So I walk over and ask if she’d like to get together sometime, to try the deliciously maddening botanicals I’ve picked out. Her eyes glint all the more beguilingly as she smiles kindly—probably to soften the blow she’s about to verbally deal, having no doubt read the increased blood flow in my facial capillaries.
The January issue of Ghost Parachute includes my flash fiction story “Equivocal Possibilities”—a brief look at life after the sabotaging of a scale used to weigh words. If that sounds interesting, please check it out! While you’re there, give the rest of this month’s online issue a whirl; it gathers together fantastical flash fiction about Wonder Woman, a frog prince, unaffordable galaxies and more.
3 of my stories are in the latest issue of Gravel. If you’re curious about my literary pursuits, please check them out!
tNY Press’ The Electronic Encyclopedia of Experimental Literature (the EEEL) just published my flash fiction story “My Lovely Nemesis”! If you could use a compact dose of quirky creative writing, please give it a read!
What would otherwise have been a blank bit of wall at Philz Coffee becomes a delightful jaunt into the realm of magical realism with mini-missives from human qualities and abstractions. Awesome.
Almost every autumn, I facilitate a two-hour workshop for high school students that explores and encourages the writing of extremely short fiction. Through nearly a decade of iterations, this workshop has evolved, expanded to encompass Mac vs. PC commercials and Ben Loory’s “The Girl in the Storm”, while contracting to only mention rather than consider the stories of Alan Lightman and David Eagleman. But even with all the exciting new developments in short-form media (the advent of hint fiction, resurgence of interest in short films, etc.), I always have my students read and discuss work by Barry Yourgrau, a pioneer of flash fiction who excels at telling adventures in mere pages or even paragraphs and is a master at mixing the mundane with the magical. Maybe you’ve never heard of him. He seems to be often overlooked, and if it weren’t for one evening over ten years ago, I too might never have heard of him.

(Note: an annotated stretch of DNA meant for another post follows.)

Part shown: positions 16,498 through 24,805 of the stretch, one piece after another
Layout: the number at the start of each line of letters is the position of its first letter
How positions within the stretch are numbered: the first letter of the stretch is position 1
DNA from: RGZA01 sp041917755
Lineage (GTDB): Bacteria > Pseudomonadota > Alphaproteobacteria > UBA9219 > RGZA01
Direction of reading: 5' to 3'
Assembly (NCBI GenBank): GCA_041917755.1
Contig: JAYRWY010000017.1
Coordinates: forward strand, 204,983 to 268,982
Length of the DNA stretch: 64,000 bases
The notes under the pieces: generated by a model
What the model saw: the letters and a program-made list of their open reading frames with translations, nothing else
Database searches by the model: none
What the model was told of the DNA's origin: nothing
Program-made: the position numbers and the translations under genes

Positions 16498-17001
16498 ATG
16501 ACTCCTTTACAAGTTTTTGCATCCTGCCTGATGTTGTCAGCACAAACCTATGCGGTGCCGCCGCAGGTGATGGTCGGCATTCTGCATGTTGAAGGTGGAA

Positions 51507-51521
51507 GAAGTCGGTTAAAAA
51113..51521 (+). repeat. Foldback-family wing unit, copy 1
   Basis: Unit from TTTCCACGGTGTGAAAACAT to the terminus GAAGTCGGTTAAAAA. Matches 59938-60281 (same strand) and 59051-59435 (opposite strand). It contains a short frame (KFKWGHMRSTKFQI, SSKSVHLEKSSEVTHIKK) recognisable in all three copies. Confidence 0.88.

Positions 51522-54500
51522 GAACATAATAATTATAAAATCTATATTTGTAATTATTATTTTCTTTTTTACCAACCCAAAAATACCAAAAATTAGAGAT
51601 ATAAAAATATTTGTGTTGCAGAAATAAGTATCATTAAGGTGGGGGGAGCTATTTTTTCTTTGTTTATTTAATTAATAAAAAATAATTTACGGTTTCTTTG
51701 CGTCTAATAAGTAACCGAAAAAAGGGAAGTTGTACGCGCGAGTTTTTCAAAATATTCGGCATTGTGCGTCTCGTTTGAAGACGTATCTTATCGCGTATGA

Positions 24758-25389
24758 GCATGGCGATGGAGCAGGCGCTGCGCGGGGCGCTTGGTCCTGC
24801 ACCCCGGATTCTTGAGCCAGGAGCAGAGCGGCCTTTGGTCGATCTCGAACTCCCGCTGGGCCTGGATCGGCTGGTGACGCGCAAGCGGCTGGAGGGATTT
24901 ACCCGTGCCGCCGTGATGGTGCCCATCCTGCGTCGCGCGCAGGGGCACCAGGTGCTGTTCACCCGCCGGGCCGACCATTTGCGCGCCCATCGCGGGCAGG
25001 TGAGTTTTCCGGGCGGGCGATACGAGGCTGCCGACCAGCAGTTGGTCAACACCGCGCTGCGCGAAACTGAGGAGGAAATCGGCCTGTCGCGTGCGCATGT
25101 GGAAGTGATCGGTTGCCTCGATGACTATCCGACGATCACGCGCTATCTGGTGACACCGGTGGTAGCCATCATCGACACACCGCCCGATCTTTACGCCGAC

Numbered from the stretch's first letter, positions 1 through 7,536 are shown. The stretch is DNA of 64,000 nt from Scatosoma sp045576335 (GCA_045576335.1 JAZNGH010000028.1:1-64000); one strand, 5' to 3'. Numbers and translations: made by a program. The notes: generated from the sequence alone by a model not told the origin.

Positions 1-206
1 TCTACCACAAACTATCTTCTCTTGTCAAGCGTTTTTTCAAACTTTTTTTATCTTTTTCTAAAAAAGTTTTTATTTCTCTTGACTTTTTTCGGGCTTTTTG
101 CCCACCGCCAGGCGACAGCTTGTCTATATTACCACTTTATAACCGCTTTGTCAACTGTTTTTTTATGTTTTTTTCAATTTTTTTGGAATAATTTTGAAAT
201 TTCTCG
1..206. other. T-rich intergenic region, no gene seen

I don’t remember how I ended up there; it was probably mentioned by my creative writing instructor. But what matters is that I did end up there, at a most delightful and extraordinary event for his book The Haunted Traveler in the MIT Media Lab building, where Barry Yourgrau embarked us upon a safari into a realm of literature I’d only glimpsed, acquainting me with a place so enchanting I have never since left. Throughout that evening, over and over, mere minutes with his words would bring me deeply into, through and, before I knew it, out of some strikingly peculiar situation, perhaps humorous, definitely relatable. A man stalking a woman with Cupid in tow, the relationship between a ghost and the music teacher he comes to love, the strife ensuing from furtively watching the dreams of sleeping lover. These stories were uniquely, marvelously enthralling, only roughly characterizable from past experiences as something and nothing like Roald Dahl meets Edward Gorey meets O. Henry. And I was hooked. There was then little choice but to become a denizen of Barry Yourgrau’s universe of mini-worlds that foray into varied topics from familial relationships and perilous travel to romantic affairs and monsters. So many of their scenes and escapades are too good not to share with avid readers and aspiring writers. Continue reading
The shock waves rocked several city blocks and could be heard from miles around, but fortunately there were no injuries—to people, that is. The negative emotions containment facility had been evacuated expediently at the first sign of trouble, all safety precautions enacted without delay. And while those precautions ultimately could not prevent the blast and its ensuing conflagration, they did contain it and ensure the wellbeing of the community. I was asleep at the time, but my roommate woke me up after hearing the frightening boom resound throughout the city. Together, we watched the news coverage on the television, which he had immediately turned on to find out the source of this thunderous sound. On the glowing screen before us, we saw the raging flames of the monstrous firestorm engulfing what was left of the facility and the surrounding wooded hills, the blaze reaching up high into the starry sky. Behind the reporters, containment teams were working furiously to bring it under control with hoses blasting chemically treated water. By morning, it was over, leaving the charred skeleton of the facility, burnt up forests full of ash and clouds of dark smoke hanging over them, blown slowly east by the wind to the plains upon which they would later rain their caustic waters.